Bridge player, author show how to fulfill promises

Posted on 20 September 2012 by admin

By Harriet P. Gross

I think we’re fortunate as Jews to have both secular and religious times for making resolutions: Jan. 1 and our High Holy Days. But human nature tends to take over quickly, and well-meaning promises, even to oneself, are often broken almost as soon as they’re made.

Still, some vows are important enough for the hard work that carries them to completion. Cases in point: Two women in our midst have resolved in the past and achieved in the present, and today seems a proper time to salute them for their very personal accomplishments.

The first is Nancy Reuben Greenfield, who has written a meaningful book. The second is Denise Shade, who has become a life master in the game of bridge.

Well, many people have written books and there are many bridge life masters. What’s different about these two women, and their accomplishments, is the specificity of their resolves, and the hard drive (some pun intended) required to achieve their goals.

Greenfield has always written, one way or another. She’s contributed much online to “My Jewish Learning” and published a small, earlier volume for children, “When Mommy Had a Mastectomy,” based on personal experience.

But the book she always promised herself she’d write in that elusive “someday” remained to be completed. Until now. Finally out in print is Nancy’s new full-length book for adults, “The Golden Medina: The Land of Opportunity … Or Is It?”

This book actually has two authors: Nancy and her father, the late Edwin Jerome Reuben. In its introduction, Nancy writes, “It was over a Sunday morning bagel breakfast that my father announced he was going to write a book. I was 13 at the time and offered to be his editor. It has been almost four decades since that day. The last time I saw my father, I was 27 years old, and I promised him on his deathbed that I would finish the book … ”

During the many years since, Nancy worked sporadically with the manuscript he left her, which has “changed, yet remained the same,” she says today. “My father was inspired to create a diamond in the rough that I was privileged to cut and polish. I did the best I could to maintain its integrity. I will always consider it his book that I transformed into a novel.”

The book’s cover announces that it has two authors, “Reuben and Reuben.”

The story is of 11-year-old chess prodigy Marvin Grodsky, who comes to “the Golden Medina” only to learn that, in America, he “ … must juggle theory and reality to make tough choices in the chess game of life, in order to survive … ”

Nancy credits the ease of today’s technology and the acceptance of self-publishing in helping her fulfill her long-ago promise to her father. And the computer is also what helped make it possible for Denise Shade to realize her personal dream and promise to herself.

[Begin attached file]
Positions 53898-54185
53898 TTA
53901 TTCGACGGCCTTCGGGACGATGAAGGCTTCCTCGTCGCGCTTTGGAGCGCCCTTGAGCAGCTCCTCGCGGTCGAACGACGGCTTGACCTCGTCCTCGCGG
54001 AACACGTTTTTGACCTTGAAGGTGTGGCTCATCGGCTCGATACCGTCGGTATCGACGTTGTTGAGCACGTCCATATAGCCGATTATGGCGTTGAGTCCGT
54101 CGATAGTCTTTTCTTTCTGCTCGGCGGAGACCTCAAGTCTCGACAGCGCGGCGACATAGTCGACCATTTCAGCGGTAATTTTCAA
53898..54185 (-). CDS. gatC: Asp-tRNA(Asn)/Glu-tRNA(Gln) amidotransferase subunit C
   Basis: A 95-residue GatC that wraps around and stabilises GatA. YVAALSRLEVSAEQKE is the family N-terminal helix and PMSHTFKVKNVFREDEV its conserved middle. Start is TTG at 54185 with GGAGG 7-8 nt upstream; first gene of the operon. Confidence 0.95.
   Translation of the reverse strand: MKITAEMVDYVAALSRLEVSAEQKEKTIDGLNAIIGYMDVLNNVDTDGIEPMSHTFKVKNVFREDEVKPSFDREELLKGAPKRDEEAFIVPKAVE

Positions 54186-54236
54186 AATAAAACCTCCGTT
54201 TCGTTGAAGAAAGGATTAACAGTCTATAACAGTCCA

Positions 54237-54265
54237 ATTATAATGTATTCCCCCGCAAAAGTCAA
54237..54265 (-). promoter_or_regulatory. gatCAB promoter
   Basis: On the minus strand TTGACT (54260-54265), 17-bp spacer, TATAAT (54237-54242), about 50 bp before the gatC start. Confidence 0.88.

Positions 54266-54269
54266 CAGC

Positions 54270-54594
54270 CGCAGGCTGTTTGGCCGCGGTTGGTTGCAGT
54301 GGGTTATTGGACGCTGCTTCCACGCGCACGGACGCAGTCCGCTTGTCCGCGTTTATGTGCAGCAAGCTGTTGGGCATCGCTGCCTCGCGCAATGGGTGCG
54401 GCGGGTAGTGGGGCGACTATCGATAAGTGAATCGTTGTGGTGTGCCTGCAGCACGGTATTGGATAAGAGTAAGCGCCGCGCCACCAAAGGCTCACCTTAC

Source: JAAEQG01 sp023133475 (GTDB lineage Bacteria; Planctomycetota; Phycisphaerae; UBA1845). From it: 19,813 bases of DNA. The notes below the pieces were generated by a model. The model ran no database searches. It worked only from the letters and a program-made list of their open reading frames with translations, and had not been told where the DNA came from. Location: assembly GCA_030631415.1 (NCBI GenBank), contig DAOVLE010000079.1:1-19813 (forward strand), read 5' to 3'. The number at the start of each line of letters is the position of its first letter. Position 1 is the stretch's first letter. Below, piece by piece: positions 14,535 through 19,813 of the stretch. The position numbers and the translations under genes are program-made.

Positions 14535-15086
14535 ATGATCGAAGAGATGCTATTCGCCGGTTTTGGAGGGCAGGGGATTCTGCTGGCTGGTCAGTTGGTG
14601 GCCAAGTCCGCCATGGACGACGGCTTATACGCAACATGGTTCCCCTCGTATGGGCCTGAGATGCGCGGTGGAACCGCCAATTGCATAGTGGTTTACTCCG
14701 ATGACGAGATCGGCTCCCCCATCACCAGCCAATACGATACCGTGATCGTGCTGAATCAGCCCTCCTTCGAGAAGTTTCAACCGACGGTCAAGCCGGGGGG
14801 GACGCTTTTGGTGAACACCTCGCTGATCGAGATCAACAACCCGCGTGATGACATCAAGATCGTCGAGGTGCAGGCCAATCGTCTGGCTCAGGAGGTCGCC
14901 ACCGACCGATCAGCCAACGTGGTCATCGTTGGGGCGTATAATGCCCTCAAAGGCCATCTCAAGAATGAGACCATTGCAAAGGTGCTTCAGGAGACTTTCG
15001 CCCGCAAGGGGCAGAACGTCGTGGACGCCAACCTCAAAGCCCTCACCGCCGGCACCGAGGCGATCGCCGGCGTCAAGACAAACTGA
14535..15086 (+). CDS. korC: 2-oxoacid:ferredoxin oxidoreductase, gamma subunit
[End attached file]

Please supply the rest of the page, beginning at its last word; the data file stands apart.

Denise had been playing casual bridge locally for a long time when she began partnering long-distance with an old friend who also loves the game. She and Glorya Spero of Highland Park, Ill., went to high school together in Chicago a long time ago, then re-met years later when both their daughters were attending the University of Texas at Austin.

Those girls are in their mid-40s today, and the sons of both Denise and Glorya are doctors who practice together at a suburban Chicago hospital. Why not keep the connections going through their favorite pastime? Practicing online, the women set an ambitious goal for themselves: “Some time around our 68th birthdays, we vowed to get our life master status by age 70,” Denise says.

To do so would involve taking the game seriously and playing hard in tournaments of various levels sanctioned by the American Contract Bridge League, which evaluates players’ achievements as they earn the 300 winners’ points necessary for its coveted life master designation.

The two would often be at their computers at 7 a.m. for long-distance practice, then later would meet to play together in person at ACBL’s live sectional, regional and national games. They made their way to — and made their marks in — many places including Houston; Oklahoma City; Tulsa, Okla.; Palm Springs, Calif.; and finally Lake Geneva, Wis., where they both went over the top this past April, beating their target dates by three months: Glorya turned 70 on July 11, and Denise followed on July 20.

A special Shanah Tovah to these two local achievers who are starting our New Year with past resolutions fulfilled.

1 Comments For This Post

  1. Paula Vieillet Says:

    I am so proud of Nancy. She has worked so many years on my dad’s manuscript, adding humor, readability and meaning to an already incredible book. I literally could not put the book down. paula

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